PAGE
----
New Forest East



By Sebastian Payne

Financial Times Online – 15 July 2020

Boris Johnson removed senior Conservative MP Julian Lewis from the [parliamentary] party on Wednesday night after he worked with rival politicians to defeat Downing Street’s preferred candidate to chair the UK’s influential intelligence and security committee. Mr Johnson had planned to install the former transport secretary Chris Grayling as the new chair of the body, which oversees the work of Britain’s main intelligence agencies, MI6, MI5 and GCHQ.

But in a dramatic Westminster coup, Labour and Scottish National party MPs worked with Mr Lewis, who had only declared himself as a candidate a few hours before the vote, to overturn the government’s majority on the committee and defeat Mr Grayling. 

The retribution for Mr Lewis, a Eurosceptic and a former chair of parliament’s defence committee, came swiftly, with Downing Street insiders confirming that the whip had been removed from the veteran MP. When asked why, one senior official said:

“For working with Labour and other opposition MPs for his own advantage.”

The ISC is considered one of parliament’s most important committees and is granted privileged access to the heads of the UK’s security and intelligence services to provide parliamentary scrutiny of the policies, finances and operations of Britain’s spying and counter terrorism operations. One of Mr Lewis’s first tasks will be to oversee the publication of the long-awaited investigation into Russian interference in British politics. The report was completed by the committee in March 2019 but has been held up by delays to the reconstitution of the ISC since the general election in December.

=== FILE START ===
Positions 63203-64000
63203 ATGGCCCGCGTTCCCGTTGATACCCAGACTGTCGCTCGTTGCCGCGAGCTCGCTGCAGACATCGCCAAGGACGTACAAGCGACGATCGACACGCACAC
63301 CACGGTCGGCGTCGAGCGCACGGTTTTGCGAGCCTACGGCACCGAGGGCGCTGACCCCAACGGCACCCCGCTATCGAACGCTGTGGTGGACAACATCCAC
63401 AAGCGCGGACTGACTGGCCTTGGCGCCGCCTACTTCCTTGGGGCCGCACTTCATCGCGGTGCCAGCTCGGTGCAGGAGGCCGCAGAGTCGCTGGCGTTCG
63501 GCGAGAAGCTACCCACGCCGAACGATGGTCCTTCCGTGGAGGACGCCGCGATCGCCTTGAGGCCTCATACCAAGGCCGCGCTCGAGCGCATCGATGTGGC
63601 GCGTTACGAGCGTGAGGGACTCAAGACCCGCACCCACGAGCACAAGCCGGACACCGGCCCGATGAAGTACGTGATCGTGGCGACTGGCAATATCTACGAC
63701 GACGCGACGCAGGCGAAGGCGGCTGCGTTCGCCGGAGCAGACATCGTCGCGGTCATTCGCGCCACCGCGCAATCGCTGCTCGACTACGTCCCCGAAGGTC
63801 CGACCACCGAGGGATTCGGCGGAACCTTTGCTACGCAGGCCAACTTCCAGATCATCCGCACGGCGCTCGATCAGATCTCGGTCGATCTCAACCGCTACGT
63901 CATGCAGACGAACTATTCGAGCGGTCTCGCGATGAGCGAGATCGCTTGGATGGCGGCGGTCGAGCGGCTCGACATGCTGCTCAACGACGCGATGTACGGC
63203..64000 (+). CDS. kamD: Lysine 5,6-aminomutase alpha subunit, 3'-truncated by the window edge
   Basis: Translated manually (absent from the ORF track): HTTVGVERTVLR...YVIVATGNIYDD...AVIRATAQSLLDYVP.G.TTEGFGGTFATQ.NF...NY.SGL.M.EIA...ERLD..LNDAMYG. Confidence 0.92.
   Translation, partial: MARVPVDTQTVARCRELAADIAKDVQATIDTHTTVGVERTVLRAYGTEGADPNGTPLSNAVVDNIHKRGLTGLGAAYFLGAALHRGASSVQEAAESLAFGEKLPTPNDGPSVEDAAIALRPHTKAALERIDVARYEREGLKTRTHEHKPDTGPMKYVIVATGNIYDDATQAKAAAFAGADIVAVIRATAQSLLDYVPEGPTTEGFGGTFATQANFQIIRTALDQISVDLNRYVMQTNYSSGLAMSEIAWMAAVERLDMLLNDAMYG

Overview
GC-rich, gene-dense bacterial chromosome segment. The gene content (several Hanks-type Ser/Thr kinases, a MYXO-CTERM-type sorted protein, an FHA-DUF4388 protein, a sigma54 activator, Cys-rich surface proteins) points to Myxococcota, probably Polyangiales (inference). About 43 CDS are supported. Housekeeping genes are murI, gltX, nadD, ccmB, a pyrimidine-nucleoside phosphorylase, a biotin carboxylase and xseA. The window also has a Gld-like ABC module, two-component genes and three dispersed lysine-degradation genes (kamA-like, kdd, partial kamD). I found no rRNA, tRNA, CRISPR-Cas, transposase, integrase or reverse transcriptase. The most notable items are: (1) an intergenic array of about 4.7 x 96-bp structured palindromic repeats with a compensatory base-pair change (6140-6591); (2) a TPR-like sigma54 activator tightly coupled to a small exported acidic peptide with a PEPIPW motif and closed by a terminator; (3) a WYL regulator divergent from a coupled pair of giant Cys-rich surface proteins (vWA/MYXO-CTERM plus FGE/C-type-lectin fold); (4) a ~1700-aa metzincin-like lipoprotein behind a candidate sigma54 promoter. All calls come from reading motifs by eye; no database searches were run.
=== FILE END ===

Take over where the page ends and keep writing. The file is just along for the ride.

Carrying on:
Members of the prestigious committee are nominated by the prime minister, usually in co-operation with the leader of the opposition, but the chair is selected by its members.

Mr Grayling had faced criticism from fellow Conservative MPs for his lack of experience in intelligence and security matters. But Mr Johnson was eager for him to lead the nine-person committee and Conservative party whips urged the five Tories on the ISC to support their pick for chair. In an effort to engineer a Conservative majority on the committee, the government removed Robin Janvrin, a crossbench peer, from the committee.

Despite the move, the four opposition MPs on the committee plotted with Mr Lewis, a former chair of the defence select committee, to defeat Mr Grayling. One senior Conservative MP said the appointment of Mr Lewis as chair came as a surprise as No 10 had “stacked” the committee to ensure that Mr Grayling was elected.

“Shooting fish in a barrel is supposed to be easy. It seems one of these fish shot back,”

he said.

The failure to be elected is a setback for the MP dubbed by critics as “failing Grayling” because of a litany of policy failures during his time as a minister, including botched £80m contracts for ferries to assist with a potential no-deal Brexit; the failed privatisation of the probation service; the collapse of the Virgin Trains East Coast franchise and lengthy industrial disputes on the railways.

As well as Mr Grayling and Mr Lewis, the committee’s nine members include SNP MP Stewart Hosie; former First Sea Lord Alan West; Tories John Hayes, Mark Pritchard and Theresa Villiers; plus Labour MPs Diana Johnson and Kevan Jones.